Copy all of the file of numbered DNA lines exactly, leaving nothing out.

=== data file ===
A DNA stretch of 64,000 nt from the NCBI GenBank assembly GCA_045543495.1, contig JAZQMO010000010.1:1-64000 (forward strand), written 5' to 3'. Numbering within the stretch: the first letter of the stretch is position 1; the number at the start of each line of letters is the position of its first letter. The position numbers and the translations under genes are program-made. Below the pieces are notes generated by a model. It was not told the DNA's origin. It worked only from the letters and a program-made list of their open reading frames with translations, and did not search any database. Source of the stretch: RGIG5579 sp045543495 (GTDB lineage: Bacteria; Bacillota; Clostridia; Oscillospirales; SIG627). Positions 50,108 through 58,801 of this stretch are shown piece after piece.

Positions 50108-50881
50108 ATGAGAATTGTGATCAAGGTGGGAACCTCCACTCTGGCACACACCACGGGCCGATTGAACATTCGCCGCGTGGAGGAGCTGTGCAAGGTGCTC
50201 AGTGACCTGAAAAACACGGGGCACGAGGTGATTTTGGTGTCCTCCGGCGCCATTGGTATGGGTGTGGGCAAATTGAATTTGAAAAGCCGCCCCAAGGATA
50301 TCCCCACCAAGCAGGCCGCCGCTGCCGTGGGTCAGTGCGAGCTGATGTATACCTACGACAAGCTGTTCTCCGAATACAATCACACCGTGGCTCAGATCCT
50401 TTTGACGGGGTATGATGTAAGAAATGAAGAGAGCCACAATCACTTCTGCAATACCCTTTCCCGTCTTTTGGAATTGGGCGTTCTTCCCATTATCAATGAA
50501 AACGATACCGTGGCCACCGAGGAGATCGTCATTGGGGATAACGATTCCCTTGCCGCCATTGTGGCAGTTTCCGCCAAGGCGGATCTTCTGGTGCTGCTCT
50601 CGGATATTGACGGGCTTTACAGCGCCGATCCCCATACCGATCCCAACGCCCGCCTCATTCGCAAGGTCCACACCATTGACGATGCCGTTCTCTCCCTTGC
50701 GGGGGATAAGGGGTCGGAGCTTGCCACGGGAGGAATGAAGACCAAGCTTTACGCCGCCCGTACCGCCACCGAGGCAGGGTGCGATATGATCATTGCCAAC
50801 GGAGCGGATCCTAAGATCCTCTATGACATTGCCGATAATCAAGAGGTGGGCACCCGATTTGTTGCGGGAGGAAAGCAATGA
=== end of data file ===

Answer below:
A DNA stretch of 64,000 nt from the NCBI GenBank assembly GCA_045543495.1, contig JAZQMO010000010.1:1-64000 (forward strand), written 5' to 3'. Numbering within the stretch: the first letter of the stretch is position 1; the number at the start of each line of letters is the position of its first letter. The position numbers and the translations under genes are program-made. Below the pieces are notes generated by a model. It was not told the DNA's origin. It worked only from the letters and a program-made list of their open reading frames with translations, and did not search any database. Source of the stretch: RGIG5579 sp045543495 (GTDB lineage: Bacteria; Bacillota; Clostridia; Oscillospirales; SIG627). Positions 50,108 through 58,801 of this stretch are shown piece after piece.

Positions 50108-50881
50108 ATGAGAATTGTGATCAAGGTGGGAACCTCCACTCTGGCACACACCACGGGCCGATTGAACATTCGCCGCGTGGAGGAGCTGTGCAAGGTGCTC
50201 AGTGACCTGAAAAACACGGGGCACGAGGTGATTTTGGTGTCCTCCGGCGCCATTGGTATGGGTGTGGGCAAATTGAATTTGAAAAGCCGCCCCAAGGATA
50301 TCCCCACCAAGCAGGCCGCCGCTGCCGTGGGTCAGTGCGAGCTGATGTATACCTACGACAAGCTGTTCTCCGAATACAATCACACCGTGGCTCAGATCCT
50401 TTTGACGGGGTATGATGTAAGAAATGAAGAGAGCCACAATCACTTCTGCAATACCCTTTCCCGTCTTTTGGAATTGGGCGTTCTTCCCATTATCAATGAA
50501 AACGATACCGTGGCCACCGAGGAGATCGTCATTGGGGATAACGATTCCCTTGCCGCCATTGTGGCAGTTTCCGCCAAGGCGGATCTTCTGGTGCTGCTCT
50601 CGGATATTGACGGGCTTTACAGCGCCGATCCCCATACCGATCCCAACGCCCGCCTCATTCGCAAGGTCCACACCATTGACGATGCCGTTCTCTCCCTTGC
50701 GGGGGATAAGGGGTCGGAGCTTGCCACGGGAGGAATGAAGACCAAGCTTTACGCCGCCCGTACCGCCACCGAGGCAGGGTGCGATATGATCATTGCCAAC
50801 GGAGCGGATCCTAAGATCCTCTATGACATTGCCGATAATCAAGAGGTGGGCACCCGATTTGTTGCGGGAGGAAAGCAATGA